We’ve got the Academy Awards, the Emmys and Grammys… but what should we call the award for the most extraordinary performance by a corporate profiteer? How about the “Sleazy,” with winners getting a solid gold sculpture of a middle finger? There were so many worthy contenders, but one corporation exhibited uncommon callousness, so the 2021 Sleazy goes to… Tyson Foods!
The meatpacking giant has regularly run roughshod over workers, farmers, communities and the environment — not to mention the millions of animals it fattens and slaughters. But coronavirus pulled out the worst in Tyson’s corporate ethic. In April 2020, its billionaire chairman, John Tyson, ranted that health officials who were closing-down several of his slaughterhouses that had become hotbeds of contagion were creating another crisis: A national meat shortage!
Our corporate-compassionate, burger-gobbling president at the time decreed that meatpacking plants were crucial to America’s national security and must be kept open at all costs. Trump’s edict required workers to return to their jobs or be fired. Only there was no meat shortage. Not only did Americans have an excess of cheeseburgers, pork chops and chicken nuggets, but Tyson and other giants actually increased their meat exports to China last year. Meanwhile, COVID rampaged through Tyson’s factories. In its Waterloo, Iowa, facility alone, a third of the processing workers — low wage, mostly people of color — were infected. At least six died.
But there’s some good news! Many companies, big and small, in the food economy are blazing a different path through Wall Street’s jungle of greed, demonstrating that money and morality can be compatible. Texas supermarket chain HEB, for example, has drawn an intensely loyal customer base by 1) investing in good wages and benefits for employees, 2) showing up in such emergencies as pandemics, hurricanes, freezes, etc. to give essential supplies and hands-on help, and 3) being an involved and supportive neighbor to the hundreds of unique communities it serves.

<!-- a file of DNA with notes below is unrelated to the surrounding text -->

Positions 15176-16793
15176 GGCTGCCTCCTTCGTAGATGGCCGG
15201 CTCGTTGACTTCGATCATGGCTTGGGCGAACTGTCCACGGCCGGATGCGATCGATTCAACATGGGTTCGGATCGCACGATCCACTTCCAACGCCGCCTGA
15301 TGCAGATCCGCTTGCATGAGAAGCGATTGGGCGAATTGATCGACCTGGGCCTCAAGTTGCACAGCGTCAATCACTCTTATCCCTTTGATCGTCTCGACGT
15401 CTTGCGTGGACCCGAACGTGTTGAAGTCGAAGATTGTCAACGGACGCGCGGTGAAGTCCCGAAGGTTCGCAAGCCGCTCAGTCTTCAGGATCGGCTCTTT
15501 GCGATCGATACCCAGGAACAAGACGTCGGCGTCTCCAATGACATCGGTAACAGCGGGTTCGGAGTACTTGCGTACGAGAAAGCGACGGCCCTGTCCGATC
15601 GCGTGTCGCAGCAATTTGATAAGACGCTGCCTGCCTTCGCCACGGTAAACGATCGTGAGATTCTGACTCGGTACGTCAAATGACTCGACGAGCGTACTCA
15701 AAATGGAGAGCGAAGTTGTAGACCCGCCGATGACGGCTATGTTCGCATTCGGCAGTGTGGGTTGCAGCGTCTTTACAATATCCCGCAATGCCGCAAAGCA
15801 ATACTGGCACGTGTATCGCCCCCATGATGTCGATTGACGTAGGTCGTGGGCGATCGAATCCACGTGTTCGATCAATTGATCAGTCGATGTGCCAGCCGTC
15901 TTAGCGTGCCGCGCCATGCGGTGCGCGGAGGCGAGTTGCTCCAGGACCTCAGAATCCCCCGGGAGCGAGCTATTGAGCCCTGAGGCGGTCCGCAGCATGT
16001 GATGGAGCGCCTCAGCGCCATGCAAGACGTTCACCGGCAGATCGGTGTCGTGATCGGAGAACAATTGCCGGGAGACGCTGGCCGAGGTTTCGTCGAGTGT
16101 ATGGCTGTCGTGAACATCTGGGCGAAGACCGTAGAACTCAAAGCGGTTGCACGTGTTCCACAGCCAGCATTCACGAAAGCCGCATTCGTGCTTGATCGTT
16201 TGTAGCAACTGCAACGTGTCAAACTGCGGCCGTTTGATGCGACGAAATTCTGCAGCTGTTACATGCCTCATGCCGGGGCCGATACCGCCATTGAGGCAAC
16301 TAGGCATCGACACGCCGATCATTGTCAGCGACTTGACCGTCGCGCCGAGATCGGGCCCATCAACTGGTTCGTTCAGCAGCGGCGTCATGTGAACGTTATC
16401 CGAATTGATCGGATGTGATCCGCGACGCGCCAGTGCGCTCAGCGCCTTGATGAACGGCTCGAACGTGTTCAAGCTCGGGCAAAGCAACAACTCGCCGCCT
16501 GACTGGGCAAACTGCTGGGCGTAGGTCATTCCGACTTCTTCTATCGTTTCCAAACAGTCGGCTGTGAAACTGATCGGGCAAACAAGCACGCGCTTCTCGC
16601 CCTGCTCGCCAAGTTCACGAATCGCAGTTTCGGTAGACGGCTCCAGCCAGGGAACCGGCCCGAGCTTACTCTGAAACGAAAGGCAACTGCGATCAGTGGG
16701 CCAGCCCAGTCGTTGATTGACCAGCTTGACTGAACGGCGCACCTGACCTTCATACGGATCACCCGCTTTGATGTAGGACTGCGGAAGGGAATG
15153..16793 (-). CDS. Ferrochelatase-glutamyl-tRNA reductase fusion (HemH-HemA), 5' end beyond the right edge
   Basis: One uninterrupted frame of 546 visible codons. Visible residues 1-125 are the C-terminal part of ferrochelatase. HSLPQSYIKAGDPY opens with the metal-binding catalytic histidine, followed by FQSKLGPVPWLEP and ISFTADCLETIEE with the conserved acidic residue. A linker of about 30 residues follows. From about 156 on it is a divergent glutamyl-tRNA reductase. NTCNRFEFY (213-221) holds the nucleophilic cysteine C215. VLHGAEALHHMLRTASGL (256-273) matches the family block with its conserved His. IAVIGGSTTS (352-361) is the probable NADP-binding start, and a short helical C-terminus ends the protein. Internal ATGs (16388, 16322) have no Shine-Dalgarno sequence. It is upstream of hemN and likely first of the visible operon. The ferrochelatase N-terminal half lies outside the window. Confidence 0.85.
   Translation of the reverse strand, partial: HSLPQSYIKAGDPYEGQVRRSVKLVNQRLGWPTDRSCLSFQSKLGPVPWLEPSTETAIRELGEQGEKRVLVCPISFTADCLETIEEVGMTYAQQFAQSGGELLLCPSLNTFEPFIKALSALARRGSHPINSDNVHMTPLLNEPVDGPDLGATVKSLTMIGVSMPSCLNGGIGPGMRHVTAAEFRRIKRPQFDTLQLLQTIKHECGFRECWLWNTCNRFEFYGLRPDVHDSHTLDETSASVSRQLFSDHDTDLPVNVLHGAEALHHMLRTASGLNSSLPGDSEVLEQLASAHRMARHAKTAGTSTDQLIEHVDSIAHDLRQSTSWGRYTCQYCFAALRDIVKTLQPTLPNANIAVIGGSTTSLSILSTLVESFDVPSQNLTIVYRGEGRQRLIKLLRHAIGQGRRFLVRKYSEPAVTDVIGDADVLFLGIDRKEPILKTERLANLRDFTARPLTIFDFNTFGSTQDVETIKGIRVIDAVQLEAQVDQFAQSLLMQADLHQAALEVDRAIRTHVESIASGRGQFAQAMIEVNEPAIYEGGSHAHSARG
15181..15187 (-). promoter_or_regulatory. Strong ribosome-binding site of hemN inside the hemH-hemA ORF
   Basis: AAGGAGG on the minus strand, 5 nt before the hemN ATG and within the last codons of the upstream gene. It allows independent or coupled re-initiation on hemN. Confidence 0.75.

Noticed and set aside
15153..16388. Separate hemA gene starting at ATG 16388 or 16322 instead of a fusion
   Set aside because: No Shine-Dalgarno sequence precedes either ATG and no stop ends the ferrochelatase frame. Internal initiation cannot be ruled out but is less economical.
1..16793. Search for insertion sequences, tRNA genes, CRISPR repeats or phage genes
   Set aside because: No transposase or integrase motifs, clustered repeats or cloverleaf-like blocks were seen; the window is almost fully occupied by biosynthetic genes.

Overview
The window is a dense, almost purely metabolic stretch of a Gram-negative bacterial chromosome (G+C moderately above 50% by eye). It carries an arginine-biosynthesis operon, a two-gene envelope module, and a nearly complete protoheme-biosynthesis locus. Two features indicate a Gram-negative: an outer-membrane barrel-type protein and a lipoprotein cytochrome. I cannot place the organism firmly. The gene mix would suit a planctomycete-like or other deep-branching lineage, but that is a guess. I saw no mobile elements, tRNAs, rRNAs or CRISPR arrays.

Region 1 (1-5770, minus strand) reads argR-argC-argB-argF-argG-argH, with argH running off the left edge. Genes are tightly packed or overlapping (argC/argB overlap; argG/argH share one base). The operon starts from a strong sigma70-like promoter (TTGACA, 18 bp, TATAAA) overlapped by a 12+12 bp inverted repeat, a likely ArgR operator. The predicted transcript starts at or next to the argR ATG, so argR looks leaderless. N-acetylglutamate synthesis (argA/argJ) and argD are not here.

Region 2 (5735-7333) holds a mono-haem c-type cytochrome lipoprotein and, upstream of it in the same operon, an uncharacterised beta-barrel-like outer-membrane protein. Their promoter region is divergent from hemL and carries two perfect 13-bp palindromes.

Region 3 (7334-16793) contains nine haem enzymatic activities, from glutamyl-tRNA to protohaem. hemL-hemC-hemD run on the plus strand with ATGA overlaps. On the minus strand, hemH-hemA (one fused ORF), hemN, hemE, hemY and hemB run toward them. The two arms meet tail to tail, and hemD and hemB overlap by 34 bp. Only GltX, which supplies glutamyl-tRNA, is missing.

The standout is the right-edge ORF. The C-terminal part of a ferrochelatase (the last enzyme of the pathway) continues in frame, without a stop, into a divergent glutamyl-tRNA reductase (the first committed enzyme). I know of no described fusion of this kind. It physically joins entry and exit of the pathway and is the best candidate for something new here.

Also, Maine Grains is “relocalizing” the business of milling grain by working with local farmers who’d been abandoned by global grain marketers like Ardent and Gold Medal. They’re producing nutrient-rich flours from heritage grains, boosting the local economy in the process. Then there’s Bob’s Red Mill, which also artfully mills its products from diverse, natural grains — and it’s 100 percent employee-owned.
These are part of a rising business alternative to the selfish, profiteering ethic of Fortune 500 titans. Called certified B Corporations, they definitely exist to make a profit, but they are equally focused on having a positive social impact, prioritizing fair wages, environmental protections and healthy communities as core elements of their missions, even making those goals legal requirements of their corporate charter.
Ben & Jerry’s, Amy’s Kitchen, King Arthur Baking and New Belgium Brewing Company are just a few more of some 3,800 other businesses now organized as B Corps. Though not pretending to be perfect, they’re at least striving to be more than money grubbers, instead trying to contribute to the Common Good. For more information on the products and practices of B Corps, go to bcorporation.net.